Search results1 – 4 of 4
The purpose of this paper is to provide a conceptual model of the standard employment interview that practitioners may use to improve their interview skills and the…
The purpose of this paper is to provide a conceptual model of the standard employment interview that practitioners may use to improve their interview skills and the accuracy of their selection decisions.
The dynamics of each discrete stage of the interview model are supported by empirical findings from the research literature on employment interviewing.
An interview transitions through four naturally occurring stages: the initial impression formed in the first few seconds when the candidate and interviewer first lay eyes on one another; a rapport building stage of several minutes to help each party settle in; the body of the interview in which job skills and culture-fit are assessed; and the close, when the interviewer asks if the candidate has any questions about the job or company.
Implications for research include providing solutions to the problem of difficult-to-control personal biases (especially during Stages 1 and 2), as well as conducting holistic studies that include the factors that influence decision making across all four stages to determine their relative weights.
The four stage model can be used to design interview training programs. By dividing the interview into discrete stages, practitioners can become aware of the pitfalls within each stage and use evidence-based findings to correct mistakes.
Companies and job candidates benefit alike when selection is based on job skills and person-organization fit rather than on how well job candidates can interview.
This is the first paper to propose that employment interviews move through four discrete stages and to support the assertion with findings from secondary empirical research.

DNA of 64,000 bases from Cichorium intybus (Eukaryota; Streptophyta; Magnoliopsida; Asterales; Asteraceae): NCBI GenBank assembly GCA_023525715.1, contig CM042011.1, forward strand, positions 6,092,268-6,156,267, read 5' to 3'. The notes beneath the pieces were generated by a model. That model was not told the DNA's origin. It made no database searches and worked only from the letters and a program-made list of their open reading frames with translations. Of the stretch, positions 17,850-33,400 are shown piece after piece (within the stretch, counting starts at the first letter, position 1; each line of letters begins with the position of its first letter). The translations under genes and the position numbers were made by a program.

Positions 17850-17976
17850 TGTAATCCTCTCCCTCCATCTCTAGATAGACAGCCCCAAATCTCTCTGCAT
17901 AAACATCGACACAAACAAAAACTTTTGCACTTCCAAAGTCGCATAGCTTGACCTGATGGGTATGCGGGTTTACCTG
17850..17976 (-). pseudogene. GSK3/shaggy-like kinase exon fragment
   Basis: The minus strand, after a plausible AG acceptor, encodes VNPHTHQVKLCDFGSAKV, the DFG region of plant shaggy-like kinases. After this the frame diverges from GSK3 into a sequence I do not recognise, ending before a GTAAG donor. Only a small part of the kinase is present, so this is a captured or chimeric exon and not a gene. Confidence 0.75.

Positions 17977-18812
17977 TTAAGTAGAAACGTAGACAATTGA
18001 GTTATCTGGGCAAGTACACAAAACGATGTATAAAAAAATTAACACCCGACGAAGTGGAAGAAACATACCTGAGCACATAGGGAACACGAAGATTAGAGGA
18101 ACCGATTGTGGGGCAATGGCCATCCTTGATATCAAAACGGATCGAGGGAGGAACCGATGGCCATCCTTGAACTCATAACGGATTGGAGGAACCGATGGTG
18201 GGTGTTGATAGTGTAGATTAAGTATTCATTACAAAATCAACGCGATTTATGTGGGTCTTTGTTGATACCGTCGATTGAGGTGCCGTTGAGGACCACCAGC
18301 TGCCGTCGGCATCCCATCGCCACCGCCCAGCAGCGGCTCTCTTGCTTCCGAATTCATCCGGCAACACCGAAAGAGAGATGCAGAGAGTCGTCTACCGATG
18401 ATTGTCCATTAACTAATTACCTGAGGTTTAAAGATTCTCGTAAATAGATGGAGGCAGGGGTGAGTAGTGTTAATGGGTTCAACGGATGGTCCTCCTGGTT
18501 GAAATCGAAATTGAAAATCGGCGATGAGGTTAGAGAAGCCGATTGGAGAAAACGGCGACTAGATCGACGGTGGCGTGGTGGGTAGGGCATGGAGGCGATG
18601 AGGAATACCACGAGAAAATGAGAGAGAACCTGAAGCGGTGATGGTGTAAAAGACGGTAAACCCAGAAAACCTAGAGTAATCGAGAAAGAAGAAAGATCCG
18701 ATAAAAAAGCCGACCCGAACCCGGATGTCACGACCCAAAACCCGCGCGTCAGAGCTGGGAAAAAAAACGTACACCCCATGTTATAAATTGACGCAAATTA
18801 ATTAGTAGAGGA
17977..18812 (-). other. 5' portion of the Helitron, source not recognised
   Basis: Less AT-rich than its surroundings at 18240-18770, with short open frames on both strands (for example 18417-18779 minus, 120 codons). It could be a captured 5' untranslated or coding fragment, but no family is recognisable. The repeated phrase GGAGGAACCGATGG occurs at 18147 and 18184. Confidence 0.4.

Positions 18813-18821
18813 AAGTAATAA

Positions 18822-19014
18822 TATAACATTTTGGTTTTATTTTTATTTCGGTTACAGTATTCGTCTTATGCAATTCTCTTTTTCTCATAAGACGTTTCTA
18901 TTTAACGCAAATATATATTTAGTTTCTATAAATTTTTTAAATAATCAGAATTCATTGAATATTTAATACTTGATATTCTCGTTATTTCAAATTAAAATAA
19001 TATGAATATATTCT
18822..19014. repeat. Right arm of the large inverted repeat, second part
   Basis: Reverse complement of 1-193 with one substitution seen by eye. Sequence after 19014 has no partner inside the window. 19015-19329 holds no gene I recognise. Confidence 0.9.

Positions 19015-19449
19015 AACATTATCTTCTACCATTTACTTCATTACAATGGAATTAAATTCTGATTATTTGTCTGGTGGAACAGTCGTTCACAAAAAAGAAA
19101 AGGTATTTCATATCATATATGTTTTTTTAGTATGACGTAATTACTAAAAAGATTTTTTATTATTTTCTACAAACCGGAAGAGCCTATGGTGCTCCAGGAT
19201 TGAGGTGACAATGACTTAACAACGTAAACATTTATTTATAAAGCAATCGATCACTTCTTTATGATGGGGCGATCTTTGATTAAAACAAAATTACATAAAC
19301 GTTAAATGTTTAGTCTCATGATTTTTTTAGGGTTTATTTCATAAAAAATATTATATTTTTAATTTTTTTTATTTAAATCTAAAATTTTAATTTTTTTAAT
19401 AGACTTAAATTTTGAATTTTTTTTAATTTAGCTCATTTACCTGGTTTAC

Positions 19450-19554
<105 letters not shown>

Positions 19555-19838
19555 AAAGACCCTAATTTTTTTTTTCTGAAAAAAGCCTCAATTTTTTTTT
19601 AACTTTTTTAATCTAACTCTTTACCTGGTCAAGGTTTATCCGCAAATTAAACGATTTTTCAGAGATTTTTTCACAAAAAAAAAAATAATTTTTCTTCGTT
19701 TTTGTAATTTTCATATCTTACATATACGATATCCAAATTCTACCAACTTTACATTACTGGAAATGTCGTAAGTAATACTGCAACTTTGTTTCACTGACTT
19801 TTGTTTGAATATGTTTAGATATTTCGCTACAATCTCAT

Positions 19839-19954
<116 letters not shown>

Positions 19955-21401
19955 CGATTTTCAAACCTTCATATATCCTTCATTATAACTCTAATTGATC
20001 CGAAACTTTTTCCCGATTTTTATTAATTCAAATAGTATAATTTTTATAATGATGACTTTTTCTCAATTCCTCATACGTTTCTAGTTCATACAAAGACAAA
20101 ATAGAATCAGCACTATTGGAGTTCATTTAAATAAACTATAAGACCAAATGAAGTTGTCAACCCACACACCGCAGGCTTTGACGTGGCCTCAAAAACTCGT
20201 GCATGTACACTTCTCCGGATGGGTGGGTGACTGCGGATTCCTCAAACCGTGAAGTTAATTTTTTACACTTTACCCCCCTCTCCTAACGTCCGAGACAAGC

The Netherlands, although a small country with few natural resources, is a major industrial power in the West, and operates some of the world’s largest multinationals. To…
The Netherlands, although a small country with few natural resources, is a major industrial power in the West, and operates some of the world’s largest multinationals. To understand more about human resource management (HRM) practices in this country we used a structured interview format containing questions about selection techniques, equal employment opportunity, performance appraisal, motivational techniques, and participative decision making, and we interviewed 30 HRM professionals. Results show that creative research‐based HRM practices are helping organizations to adapt to global economic challenges, but it has not been easy to balance the needs of employers with those of employees in a country with a history of workers’ rights.
Data from a 1989 survey of over 600 middle‐level managers in a large Canadian corporation were analysed to examine the characteristics of jobs held by career‐family and career‐primary men and women. Hypotheses were developed based on human capital theory, statistical discrimination theory, and gender role congruence theory. Examining career outcomes suggested that participation in household labour had a significantly more negative association with men's hierarchical level than with women's. Implications for theory and suggestions for research are discussed.
In the article he discusses the importance to the personnel profession of the management of working women with reference to the position of women at work in Britain today, how gender inequalities arose, and how the position needs to change through this decade. The issue of child care is addressed, and women's stress, coping and health reviewed.